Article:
Meanwhile, those of us who are law-abiding citizens and refuse to be intimidated by thugs, rioters and criminals, find ourselves between a rock and a hard place.  The letter of the law, and its spirit as traditionally understood, give us the right to defend ourselves, our loved ones and our property (subject to greater or lesser restrictions, depending on where we live).  The new, far-left-wing, progressive administrators of our justice system don’t give a damn about that.  They want to intimidate us into abandoning our legal rights and allowing the mob to ride rough-shod over us.

If we refuse to permit or tolerate that, we will be targeted by such officials.  They’ll try to make examples of us to intimidate others.  Witness what’s happening to the McCloskeys in St. Louis.  Their actions were entirely justifiable under law – so much so that the State’s Attorney-General has filed suit to quash the charges brought against them by the local DA.  However, the DA didn’t care about the law, only about radicalizing the system of justice she administers and making the McCloskeys into an example to all those who object.

I repeat what I said in conclusion yesterday, and urge you to read that article in full if you haven’t already done so.

By observing [the] precautions [that I recommended], law-abiding citizens fearing persecution from a law enforcement system that’s become biased and one-sided can help to make unjust, partisan charges against them much harder to bring, and even more difficult to prove.  Sadly, in this day and age, in some jurisdictions, that’s no longer a far-fetched, remote possibility.

If you live in a jurisdiction dominated by such left-wing parasites, you need to very seriously consider leaving before it’s too late.  Some of them are, I think, already too far gone to save.  Among them I’d include all the cities I cited in the third paragraph of this article, plus a large number of others.  Is your life worth the risk that remaining there poses?  Only you can answer that question.  In my case and my wife’s, we voted with our feet, as have many others of our acquaintance.  If you think you can’t afford to leave, due to lower salaries and other inconveniences, I can only ask . . . what makes you think you can afford to stay?


Born again Cynic! Cops Darwin would of approved of this!

Self-defense under a justice system that’s no longer on your side from Bayou Renaissance Man

For anyone who believes in the rule of law, events over the past few months have been a horrifying eye-opener.  It’s now very clear that in parts of our country, the rule of law no longer applies – or does so selectively, depending on your political views and/or the color of your skin.  A few recent examples:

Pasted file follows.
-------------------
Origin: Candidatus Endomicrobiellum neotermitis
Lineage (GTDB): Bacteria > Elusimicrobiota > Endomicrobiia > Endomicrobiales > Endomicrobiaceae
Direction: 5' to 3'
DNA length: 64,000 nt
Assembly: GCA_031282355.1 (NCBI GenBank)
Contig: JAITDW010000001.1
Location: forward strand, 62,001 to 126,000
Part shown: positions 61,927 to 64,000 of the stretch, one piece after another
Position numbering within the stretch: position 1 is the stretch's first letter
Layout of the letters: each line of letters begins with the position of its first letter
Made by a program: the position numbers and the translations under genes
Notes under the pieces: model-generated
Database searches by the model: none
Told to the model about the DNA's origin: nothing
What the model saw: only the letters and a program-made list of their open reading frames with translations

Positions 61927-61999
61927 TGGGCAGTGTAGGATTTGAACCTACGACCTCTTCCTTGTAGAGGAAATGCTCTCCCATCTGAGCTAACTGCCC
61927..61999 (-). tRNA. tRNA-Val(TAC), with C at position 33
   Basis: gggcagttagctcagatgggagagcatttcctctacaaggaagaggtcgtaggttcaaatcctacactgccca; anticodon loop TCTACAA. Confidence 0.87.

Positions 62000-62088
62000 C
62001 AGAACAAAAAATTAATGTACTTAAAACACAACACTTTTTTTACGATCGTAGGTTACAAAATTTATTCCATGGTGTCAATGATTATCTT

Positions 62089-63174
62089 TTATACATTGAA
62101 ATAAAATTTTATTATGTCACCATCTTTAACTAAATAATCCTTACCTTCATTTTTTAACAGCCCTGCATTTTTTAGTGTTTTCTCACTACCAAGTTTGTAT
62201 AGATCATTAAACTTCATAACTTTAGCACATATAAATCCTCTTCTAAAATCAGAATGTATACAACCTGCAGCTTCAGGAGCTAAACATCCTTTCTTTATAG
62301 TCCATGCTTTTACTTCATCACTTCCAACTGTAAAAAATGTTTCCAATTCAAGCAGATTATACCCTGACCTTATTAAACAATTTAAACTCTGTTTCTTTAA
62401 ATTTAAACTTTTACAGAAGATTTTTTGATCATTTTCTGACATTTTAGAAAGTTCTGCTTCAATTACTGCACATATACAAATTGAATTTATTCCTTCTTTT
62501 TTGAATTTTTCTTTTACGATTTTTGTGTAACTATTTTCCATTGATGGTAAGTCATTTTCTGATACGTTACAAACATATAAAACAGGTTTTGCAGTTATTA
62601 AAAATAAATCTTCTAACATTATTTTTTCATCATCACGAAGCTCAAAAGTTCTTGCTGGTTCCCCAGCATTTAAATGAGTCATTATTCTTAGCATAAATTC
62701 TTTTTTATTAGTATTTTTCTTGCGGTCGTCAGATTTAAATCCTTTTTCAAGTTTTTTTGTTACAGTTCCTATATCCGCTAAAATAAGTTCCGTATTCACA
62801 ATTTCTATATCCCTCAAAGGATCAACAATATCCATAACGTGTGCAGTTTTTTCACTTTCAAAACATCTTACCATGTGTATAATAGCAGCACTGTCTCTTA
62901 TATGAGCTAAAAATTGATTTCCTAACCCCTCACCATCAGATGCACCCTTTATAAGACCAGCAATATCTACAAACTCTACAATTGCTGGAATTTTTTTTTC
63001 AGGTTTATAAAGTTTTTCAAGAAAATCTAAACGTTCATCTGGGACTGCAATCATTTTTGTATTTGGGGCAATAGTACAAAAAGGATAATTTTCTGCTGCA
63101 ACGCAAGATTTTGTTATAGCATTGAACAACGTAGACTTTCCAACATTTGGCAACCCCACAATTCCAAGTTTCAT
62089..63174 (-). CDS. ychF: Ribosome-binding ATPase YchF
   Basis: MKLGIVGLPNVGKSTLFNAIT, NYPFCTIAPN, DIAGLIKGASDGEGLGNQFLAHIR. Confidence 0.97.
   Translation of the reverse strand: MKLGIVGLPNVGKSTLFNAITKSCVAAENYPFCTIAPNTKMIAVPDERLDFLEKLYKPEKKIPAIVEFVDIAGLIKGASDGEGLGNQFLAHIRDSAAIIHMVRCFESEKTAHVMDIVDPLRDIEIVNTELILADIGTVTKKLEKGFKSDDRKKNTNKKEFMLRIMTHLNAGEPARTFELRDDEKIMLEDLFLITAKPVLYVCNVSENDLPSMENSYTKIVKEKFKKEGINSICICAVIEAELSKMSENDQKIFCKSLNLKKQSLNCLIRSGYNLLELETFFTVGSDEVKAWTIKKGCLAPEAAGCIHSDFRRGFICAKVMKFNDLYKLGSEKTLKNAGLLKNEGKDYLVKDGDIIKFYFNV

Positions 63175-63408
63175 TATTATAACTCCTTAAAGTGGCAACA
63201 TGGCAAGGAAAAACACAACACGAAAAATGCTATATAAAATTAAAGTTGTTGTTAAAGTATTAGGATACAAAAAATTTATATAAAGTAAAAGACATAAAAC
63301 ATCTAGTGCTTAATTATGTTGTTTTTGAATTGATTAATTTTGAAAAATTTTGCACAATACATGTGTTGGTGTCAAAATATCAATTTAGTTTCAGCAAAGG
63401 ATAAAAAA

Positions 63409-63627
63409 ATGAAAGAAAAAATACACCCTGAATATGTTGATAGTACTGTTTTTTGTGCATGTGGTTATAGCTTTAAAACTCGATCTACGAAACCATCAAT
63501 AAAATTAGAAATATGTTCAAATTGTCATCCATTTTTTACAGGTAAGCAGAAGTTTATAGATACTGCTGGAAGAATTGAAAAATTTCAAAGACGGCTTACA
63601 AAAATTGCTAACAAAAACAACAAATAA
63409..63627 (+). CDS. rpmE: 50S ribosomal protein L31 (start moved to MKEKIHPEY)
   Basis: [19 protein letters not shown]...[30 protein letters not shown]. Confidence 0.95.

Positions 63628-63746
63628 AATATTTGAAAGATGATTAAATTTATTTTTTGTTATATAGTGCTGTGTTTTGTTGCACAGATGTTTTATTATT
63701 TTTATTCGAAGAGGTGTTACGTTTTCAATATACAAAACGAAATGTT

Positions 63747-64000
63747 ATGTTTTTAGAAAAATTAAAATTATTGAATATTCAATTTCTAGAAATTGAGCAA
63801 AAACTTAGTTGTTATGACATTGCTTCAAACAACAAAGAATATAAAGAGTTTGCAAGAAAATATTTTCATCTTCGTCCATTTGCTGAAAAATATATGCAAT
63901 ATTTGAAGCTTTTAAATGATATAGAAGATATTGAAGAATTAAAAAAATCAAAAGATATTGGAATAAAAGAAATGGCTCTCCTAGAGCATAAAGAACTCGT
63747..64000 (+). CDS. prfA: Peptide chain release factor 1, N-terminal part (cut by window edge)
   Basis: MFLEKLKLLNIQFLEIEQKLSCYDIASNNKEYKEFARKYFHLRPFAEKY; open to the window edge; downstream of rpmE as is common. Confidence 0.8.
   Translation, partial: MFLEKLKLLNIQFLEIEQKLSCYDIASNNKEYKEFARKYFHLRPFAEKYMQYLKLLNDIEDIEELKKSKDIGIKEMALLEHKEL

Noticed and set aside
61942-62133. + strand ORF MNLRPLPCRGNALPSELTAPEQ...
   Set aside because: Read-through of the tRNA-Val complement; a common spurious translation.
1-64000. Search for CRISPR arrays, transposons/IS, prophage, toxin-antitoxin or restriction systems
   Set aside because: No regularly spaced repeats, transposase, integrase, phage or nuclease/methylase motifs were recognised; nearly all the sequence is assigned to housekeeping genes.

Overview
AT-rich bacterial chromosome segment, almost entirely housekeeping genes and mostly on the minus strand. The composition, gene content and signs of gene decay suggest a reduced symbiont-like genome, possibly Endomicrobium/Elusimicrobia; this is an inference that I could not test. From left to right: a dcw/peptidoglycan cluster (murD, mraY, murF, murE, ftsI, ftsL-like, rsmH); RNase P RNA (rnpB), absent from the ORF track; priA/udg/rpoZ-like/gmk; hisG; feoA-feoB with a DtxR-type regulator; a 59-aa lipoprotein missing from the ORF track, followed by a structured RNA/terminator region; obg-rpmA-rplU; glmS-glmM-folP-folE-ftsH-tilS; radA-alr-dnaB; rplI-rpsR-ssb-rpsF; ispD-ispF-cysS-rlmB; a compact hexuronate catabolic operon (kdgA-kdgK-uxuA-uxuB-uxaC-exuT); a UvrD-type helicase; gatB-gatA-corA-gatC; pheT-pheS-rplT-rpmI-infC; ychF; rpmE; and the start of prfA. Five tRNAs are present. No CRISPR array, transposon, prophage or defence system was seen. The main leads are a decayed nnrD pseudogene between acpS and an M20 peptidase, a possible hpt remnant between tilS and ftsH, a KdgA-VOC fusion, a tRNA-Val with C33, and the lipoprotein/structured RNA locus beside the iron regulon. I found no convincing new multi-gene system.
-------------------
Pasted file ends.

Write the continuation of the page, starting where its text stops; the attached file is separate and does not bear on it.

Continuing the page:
• Seattle police reportedly failed to respond to many calls for law enforcement support from in and around the so-called “CHOP” protest zone.  When asked about this, the chief of police denied it, saying that if a call was an “important emergency 911 call” they would respond – but, in the absence of a responding officer, who’s to say what’s important or an emergency?  It certainly appears that, if you were a law-abiding citizen in or near CHOP, you were on your own.  However, if you used legitimate, legal force to defend yourself in the absence of law enforcement, would you care to guess who politically-correct local prosecutors would go after?  Would it be the “protester” attacking you, or you for defending yourself?  I think we all know the answer.
  • A woman caught in a demonstration in Fredericksburg, VA called 911 for help after rioters jumped on her car.  The 911 operator refused to send assistance, telling her the demonstration was a “sanctioned event” and advising her to call City Hall to complain.
  • A couple in St. Louis, MO held firearms as they ordered protestors off their private property – fully in accordance with Missouri law.  The local DA, a far-left-wing sympathizer elected with the massive financial assistance of George Soros, has now brought charges against the couple rather than those illegally on their property.  The state’s Attorney-General immediately filed suit to dismiss the charges, acknowledging that they were politically motivated on the part of the local DA.

I could cite many more examples, but those will suffice to make the point.  There are now parts of the USA where the rule of law is no longer in effect, or at best is selectively enforced.  They tend to be (but are not always) areas dominated by left-wing, progressive politics.  Sadly, that includes most of America’s larger cities.